Pump Up: Towards Achieving Financial and Environmental Sustainability Among Privately Operated Desludging Businesses in India

Anindita Mukherjee, Shubhagato Dasgupta, Kshitij Jaiswal, Arushi Gupta

Academic and Action Research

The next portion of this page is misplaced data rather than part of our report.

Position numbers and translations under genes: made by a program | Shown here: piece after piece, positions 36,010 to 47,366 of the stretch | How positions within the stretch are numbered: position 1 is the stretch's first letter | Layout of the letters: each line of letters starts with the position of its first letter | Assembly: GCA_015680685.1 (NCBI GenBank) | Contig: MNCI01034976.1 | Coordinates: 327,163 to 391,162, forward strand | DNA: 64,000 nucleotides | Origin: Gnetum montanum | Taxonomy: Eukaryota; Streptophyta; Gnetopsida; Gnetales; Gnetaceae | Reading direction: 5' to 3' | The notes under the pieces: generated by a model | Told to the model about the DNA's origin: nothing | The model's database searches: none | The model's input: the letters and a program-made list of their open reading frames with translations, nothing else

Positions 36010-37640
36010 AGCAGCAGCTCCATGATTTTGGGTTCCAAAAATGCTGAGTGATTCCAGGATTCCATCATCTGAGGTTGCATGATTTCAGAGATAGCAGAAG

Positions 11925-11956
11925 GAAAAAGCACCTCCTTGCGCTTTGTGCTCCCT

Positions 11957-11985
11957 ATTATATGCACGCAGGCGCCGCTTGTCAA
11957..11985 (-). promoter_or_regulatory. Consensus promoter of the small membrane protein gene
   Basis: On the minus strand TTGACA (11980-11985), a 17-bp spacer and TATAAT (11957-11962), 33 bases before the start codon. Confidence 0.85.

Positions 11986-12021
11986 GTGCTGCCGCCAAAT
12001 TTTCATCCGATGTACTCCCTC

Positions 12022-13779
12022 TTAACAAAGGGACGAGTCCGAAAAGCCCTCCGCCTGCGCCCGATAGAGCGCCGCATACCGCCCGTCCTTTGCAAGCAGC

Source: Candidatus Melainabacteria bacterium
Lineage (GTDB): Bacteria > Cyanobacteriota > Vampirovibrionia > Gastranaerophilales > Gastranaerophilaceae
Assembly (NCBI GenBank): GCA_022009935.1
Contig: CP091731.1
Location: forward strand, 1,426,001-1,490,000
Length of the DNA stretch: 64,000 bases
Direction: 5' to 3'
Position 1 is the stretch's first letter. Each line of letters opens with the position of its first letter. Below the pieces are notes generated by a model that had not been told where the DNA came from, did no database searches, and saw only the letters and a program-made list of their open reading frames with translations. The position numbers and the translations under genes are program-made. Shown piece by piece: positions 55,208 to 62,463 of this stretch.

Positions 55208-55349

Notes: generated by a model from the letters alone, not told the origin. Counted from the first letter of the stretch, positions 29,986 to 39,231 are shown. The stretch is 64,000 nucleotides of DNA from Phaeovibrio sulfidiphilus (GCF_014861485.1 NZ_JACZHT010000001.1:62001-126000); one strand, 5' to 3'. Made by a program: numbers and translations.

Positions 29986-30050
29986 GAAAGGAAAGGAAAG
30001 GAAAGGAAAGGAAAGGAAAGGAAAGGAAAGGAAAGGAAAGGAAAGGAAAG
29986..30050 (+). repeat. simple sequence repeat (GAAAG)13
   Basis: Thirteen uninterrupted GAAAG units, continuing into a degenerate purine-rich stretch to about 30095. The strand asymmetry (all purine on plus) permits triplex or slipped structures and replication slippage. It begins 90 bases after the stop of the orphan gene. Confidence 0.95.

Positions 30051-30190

While India’s largest cities have centralised sewage systems, complete with underground pipes, pumping stations, and treatment plants (Chaturvedi, 2017), the presence of sewer systems in the country has been limited, despite the focus of national programmes like AMRUT on the provision of the same. In the absence of a universal sewerage network, there is an increased reliance on On-Site Sanitation (OSS) systems. Many Indian cities are witnessing mushrooming of small-scale entrepreneurs who are addressing the demand for desludging and disposal of the collected faecal sludge from the existing and the newly constructed toilets under the SBM, majority of which are connected to OSS systems. These entrepreneurs provide services ranging from emptying/desludging the OSS systems, transporting the collected faecal sludge, and operating treatment facilities for the same. However, in most cases, private sector participation (PSP) in the FSM sector is laced with informality and unsafe practices like indiscriminate open dumping of faecal sludge, disuse of personal protective gears and standardised equipment, among other. Hence there is a looming need to account for the steady mushrooming of the informal private sector and analyse the prevailing business practices in this market. The existing models of service delivery across regions are diverse and exclusive, which cannot be encompassed in national policies which recommend standardised solutions. It has also been observed that local governments have a limited understanding of the prevailing gaps in their unique sanitation ecosystems, and the specific synergies that private partnerships can achieve. The situation is further complicated with recent programmes advocating for a one-size-fits-all approach. This report envisages to contribute towards an enabling environment for private entrepreneurs, which will require localised policies and programmes, pertaining to specific requirements of Page 6 of 8 the city/state, as determined by the ULBs. Through an analysis of the prevailing practices in the formal and informal markets of desludging businesses, this report outlines recommendations pertaining to economic, planning and management decisions undertaken by the ULBs, working in tandem with private entrepreneurs. These recommendations are based on the underlying principles of financial and environmental sustainability, to contribute towards outcomes that facilitate efficiency and enable these markets to further the agenda of universal sanitation service delivery.